Sen. Rand Paul (R-Ky.) was on Meet the Press yesterday, including the above segment about his recent charity trip to Guatemala, where he's been doing free eye operations since 1996. The clip above spends too much of its time debating whether or not the trip is simply a pre-advertisement for a presidential run (the short answer is yes, but so what).
But the topics covered also included the Michael Brown shooting in Ferguson, the drug war, militarization of police, and foreign policy and this is pretty meaty stuff (in bold)
Let's say none of this has to do with race. It might not, but the belief—if you're African American and you live in Ferguson, the belief is, you see people in prison and they're mostly black and brown, that somehow it is racial, even if the thoughts that were going on at that time had nothing to do with race.
So it's a very good chance that had this had nothing to do with race, but because of all of the arrest and…the way people were arrested, that everybody perceives it as, "My goodness, the police are out to get us," you know? And so that's why you have to change the whole war on drugs. It's not just this one instance.
On police militarization:
Homeland Security gave $8 million to Fargo to fight terrorism in Fargo, North Dakota. And I say if the terrorists get to Fargo, we might as well give up. I say that as a joke, but, I mean, it's like, "What are we doing spending $8 million in Fargo? What are we doing sending a tank?" There's an armored personnel carrier in Keene, New Hampshire.
On Democrats and Hillary Clinton:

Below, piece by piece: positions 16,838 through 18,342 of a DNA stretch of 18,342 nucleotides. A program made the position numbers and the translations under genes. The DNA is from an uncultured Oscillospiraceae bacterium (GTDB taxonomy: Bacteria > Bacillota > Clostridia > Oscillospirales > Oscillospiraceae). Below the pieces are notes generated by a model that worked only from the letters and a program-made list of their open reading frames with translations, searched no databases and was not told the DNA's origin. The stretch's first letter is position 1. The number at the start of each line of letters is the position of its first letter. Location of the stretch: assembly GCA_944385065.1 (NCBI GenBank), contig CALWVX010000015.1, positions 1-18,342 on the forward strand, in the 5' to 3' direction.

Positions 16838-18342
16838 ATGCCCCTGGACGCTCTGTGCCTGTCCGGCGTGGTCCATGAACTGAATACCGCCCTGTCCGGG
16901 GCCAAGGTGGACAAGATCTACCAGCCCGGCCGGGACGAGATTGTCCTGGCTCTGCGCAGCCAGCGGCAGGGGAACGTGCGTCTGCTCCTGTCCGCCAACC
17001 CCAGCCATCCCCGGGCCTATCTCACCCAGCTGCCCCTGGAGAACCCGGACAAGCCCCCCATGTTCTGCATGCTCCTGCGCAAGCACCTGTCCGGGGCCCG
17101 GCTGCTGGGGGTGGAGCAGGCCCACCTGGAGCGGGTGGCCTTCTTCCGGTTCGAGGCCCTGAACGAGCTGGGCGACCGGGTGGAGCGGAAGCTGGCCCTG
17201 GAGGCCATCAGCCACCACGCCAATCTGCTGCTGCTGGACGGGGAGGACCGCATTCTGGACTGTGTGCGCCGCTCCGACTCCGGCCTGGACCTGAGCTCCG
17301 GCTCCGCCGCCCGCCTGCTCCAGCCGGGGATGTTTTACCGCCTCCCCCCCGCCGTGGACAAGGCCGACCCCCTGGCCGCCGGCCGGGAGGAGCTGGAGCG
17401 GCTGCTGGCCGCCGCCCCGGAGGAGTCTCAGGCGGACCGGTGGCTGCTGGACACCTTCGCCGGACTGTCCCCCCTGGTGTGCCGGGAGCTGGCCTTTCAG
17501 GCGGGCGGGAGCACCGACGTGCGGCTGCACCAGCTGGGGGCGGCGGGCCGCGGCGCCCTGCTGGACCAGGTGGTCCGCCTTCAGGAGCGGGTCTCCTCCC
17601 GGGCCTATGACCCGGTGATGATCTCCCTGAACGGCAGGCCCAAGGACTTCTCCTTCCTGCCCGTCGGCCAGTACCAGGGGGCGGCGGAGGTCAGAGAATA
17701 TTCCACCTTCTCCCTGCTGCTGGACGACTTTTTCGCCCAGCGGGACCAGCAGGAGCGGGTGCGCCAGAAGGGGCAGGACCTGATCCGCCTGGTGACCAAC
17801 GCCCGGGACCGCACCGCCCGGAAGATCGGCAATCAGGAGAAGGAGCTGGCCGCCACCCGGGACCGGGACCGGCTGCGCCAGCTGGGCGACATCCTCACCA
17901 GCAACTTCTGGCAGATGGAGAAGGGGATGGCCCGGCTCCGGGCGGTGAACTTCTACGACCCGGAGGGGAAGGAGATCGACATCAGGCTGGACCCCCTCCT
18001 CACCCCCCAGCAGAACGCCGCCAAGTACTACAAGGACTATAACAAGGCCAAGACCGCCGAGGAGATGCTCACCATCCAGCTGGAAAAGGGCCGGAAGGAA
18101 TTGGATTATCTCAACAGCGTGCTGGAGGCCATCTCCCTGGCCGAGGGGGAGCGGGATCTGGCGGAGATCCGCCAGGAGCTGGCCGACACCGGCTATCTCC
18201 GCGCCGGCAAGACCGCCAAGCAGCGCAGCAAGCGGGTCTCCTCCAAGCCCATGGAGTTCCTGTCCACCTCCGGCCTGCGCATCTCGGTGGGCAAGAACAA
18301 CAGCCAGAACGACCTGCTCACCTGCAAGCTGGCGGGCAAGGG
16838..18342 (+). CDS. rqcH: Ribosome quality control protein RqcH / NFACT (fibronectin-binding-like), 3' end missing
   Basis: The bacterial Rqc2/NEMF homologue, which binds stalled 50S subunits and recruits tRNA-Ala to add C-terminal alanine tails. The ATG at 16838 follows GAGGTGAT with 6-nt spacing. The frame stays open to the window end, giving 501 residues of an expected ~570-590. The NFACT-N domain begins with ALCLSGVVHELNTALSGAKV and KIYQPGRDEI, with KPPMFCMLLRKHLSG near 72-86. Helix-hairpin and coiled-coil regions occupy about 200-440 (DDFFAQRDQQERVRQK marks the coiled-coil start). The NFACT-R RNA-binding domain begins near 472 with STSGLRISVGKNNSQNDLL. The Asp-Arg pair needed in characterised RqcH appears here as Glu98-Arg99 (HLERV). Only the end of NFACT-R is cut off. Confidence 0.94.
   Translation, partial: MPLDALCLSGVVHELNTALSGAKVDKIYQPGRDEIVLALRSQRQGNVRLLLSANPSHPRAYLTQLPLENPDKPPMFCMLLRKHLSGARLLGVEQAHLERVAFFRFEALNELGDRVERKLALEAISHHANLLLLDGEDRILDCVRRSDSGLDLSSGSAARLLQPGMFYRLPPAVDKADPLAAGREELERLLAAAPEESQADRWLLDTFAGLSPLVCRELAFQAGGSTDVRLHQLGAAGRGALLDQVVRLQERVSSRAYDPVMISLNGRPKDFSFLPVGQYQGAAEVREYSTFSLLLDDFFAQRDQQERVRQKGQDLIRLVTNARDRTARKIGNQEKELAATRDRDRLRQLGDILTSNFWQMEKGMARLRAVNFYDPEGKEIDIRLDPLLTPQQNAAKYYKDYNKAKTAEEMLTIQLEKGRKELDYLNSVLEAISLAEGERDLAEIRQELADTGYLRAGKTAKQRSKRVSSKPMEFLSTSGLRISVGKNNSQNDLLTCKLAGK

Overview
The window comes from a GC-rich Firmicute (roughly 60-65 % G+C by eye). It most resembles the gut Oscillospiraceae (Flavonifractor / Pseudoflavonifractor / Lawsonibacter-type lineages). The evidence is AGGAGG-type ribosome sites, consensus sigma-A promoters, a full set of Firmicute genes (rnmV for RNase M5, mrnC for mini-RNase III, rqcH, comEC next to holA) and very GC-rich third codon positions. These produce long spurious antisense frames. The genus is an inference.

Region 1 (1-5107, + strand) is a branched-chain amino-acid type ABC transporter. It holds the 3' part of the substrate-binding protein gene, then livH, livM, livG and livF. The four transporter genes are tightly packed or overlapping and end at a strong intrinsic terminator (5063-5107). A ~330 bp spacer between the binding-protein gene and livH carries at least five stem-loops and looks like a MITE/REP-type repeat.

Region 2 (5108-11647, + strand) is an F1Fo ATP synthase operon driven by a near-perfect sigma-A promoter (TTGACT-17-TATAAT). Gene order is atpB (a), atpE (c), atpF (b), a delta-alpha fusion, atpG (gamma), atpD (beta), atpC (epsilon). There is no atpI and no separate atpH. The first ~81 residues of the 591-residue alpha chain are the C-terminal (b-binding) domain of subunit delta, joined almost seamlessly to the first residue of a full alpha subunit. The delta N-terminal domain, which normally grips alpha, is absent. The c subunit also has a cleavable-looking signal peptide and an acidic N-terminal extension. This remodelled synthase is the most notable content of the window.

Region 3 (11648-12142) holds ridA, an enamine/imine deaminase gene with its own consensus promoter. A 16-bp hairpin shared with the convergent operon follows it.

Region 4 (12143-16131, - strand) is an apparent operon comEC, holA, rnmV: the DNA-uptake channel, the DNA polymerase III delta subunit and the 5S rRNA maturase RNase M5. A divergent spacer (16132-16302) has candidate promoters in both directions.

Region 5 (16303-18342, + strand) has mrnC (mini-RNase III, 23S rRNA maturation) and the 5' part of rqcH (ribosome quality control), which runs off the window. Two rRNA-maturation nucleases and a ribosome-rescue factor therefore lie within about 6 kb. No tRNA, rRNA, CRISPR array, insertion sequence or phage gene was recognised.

…were I to run [for president], there's gonna be a lot of independents and even some Democrats who say, "You know what, we are tired of war. We're worried that Hillary Clinton will get us involved in another Middle Eastern war, because she's so gung-ho."
If you wanna see a transformational election in our country, let the Democrats put forward a war hawk like Hillary Clinton, and you'll see a transformation like you've never seen.
That last bit is a bit hyperbolic (like you've never seen?) but also on-target. Hillary is a hawk's hawk, which is one of the reasons Jeffrey Goldberg at The Atlantic was so keen on talking to her and why she was so quick to slag President Obama as a prevaricator (rather than as simply another version of an ineffective interventionist).
On August 21, blogger and longtime Hit & Run reader Alan Vanneman flagged this bit, which has been described as the "money quote" from Clinton's Q&A with Goldberg. Read it closely and you start to understand why American foreign policy is so FUBAR:
I think we've learned about the limits of our power to spread freedom and democracy. That's one of the big lessons out of Iraq. But we've also learned about the importance of our power, our influence, and our values appropriately deployed and explained. If you're looking at what we could have done that would have been more effective, would have been more accepted by the Egyptians on the political front, what could we have done that would have been more effective in Libya, where they did their elections really well under incredibly difficult circumstances but they looked around and they had no levers to pull because they had these militias out there. My passion is, let's do some after-action reviews, let's learn these lessons, let's figure out how we're going to have different and better responses going forward.